Thursday, September 27, 2007


In-flight “entertainment”

Two congressmen from North Carolina have introduced a bill that would make it illegal to show non-G-rated movies on the overhead screens of airplanes:

The legislation was prompted by complaints from parents and others who said airlines were increasingly showing movies and television reruns with sexual content and violence to in-flight audiences that include children, said a spokesman for Representative Heath Shuler, Democrat of North Carolina, one of two authors of bill, the Family Friendly Flights Act.[1]

I have mixed feelings about this. On the one hand, I sympathize with parents who worry about what their kids see. On the other, I note that the movies are already edited anyway, and every parent’s sensibilities are different:

Mr. Shuler cited a constituent who was angered to have to try to shield her children from scenes in “Last Kiss,” in which a married architect is tempted by a beautiful student.
That movie (correct title, “The Last Kiss”), is rated R, but was surely edited to remove any nudity and bad language. What was the parent angry about? Was it just the idea that someone could be unfaithful his wife, or was the movie truly insufficiently edited for showing in the plane? We don’t really know, but I suspect that regardless of the editing, there’d be people who weren’t satisfied.

But does it all really matter? I never watch the movies shown overhead anyway; the screens are too small and too far away, they’re at an awkward angle that makes them uncomfortable to watch, and the viewing angle often gives a distorted picture that’s blocked by people standing during the film. If I’m on a flight that has individual screens at each seat, I use that, and this law won’t affect what’s available there. And I often bring my own DVDs and watch them on my laptop. I see more and more people doing that, or using portable DVD players.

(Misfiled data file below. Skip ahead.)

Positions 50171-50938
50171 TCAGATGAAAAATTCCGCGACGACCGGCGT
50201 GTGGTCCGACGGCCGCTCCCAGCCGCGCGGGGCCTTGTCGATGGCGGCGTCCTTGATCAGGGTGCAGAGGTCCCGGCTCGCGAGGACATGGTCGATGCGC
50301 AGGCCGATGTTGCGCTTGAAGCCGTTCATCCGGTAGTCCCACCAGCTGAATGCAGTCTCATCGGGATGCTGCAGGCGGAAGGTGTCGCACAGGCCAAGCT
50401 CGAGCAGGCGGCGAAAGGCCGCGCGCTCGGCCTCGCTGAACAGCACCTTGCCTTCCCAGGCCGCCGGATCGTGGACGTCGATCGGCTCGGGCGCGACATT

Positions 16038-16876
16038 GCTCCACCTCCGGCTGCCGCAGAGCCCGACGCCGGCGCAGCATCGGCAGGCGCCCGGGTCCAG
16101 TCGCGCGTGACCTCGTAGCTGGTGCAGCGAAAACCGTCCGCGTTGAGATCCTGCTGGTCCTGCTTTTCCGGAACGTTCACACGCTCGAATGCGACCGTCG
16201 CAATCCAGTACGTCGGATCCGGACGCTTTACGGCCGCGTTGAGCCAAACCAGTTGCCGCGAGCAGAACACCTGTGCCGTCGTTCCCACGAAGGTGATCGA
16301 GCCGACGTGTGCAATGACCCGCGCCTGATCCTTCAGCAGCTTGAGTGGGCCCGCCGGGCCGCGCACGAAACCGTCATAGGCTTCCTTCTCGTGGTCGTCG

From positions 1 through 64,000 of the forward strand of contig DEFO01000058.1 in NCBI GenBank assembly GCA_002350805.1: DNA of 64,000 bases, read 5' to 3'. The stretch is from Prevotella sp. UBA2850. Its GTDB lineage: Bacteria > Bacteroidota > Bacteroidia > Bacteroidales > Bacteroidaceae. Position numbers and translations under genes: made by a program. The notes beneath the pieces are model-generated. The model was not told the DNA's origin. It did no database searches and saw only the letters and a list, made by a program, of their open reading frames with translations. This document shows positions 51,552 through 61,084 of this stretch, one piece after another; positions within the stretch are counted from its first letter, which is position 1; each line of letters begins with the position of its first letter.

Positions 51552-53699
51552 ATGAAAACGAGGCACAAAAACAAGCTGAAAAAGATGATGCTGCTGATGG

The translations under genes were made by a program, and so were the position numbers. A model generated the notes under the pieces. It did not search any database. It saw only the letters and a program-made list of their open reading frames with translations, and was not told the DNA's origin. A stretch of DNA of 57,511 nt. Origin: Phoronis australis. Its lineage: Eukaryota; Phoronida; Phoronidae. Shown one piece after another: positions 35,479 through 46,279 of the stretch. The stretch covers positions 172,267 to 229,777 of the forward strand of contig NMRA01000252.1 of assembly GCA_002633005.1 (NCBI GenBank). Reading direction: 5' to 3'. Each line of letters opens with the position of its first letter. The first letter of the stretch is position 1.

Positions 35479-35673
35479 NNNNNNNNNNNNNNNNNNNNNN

If this passes, it might just prompt the airlines to equip more flights with individual screens... or to forgo movies altogether, rather than limiting the fare to G-rated films that’d be of little interest to most of the passengers. Eventually, we’ll probably just see more use of personal carry-on devices.

And, hm, will parents be able to “protect” their children from chance glimpses of other people’s screens for the whole flight anyway?

[1] I’ll note that something PZ Myers says here might apply to this bill also:

[...] (it’s got "family" in the title, so you know it’s got to be evil) [...]


Maggie said...

I read a story about this a while ago, and I think parents were complaining about the individual screens, too, because you can't necessarily shield your child's view from an individual screen. A person's laptop playing an R-rated movie sitting on his/her tray would bother me as well, if my child could view the screen from the side. (I presume the person is wearing headphones.)

Maybe that could be solved by having a "family" section of the plane and an adult section. That would seem fair, and probably more pleasant for the adult patrons, although I can see families deciding they don't care to be in the family section because they take their kids to R-rated movies anyway. Then the adults would not get any benefit from the partitioning.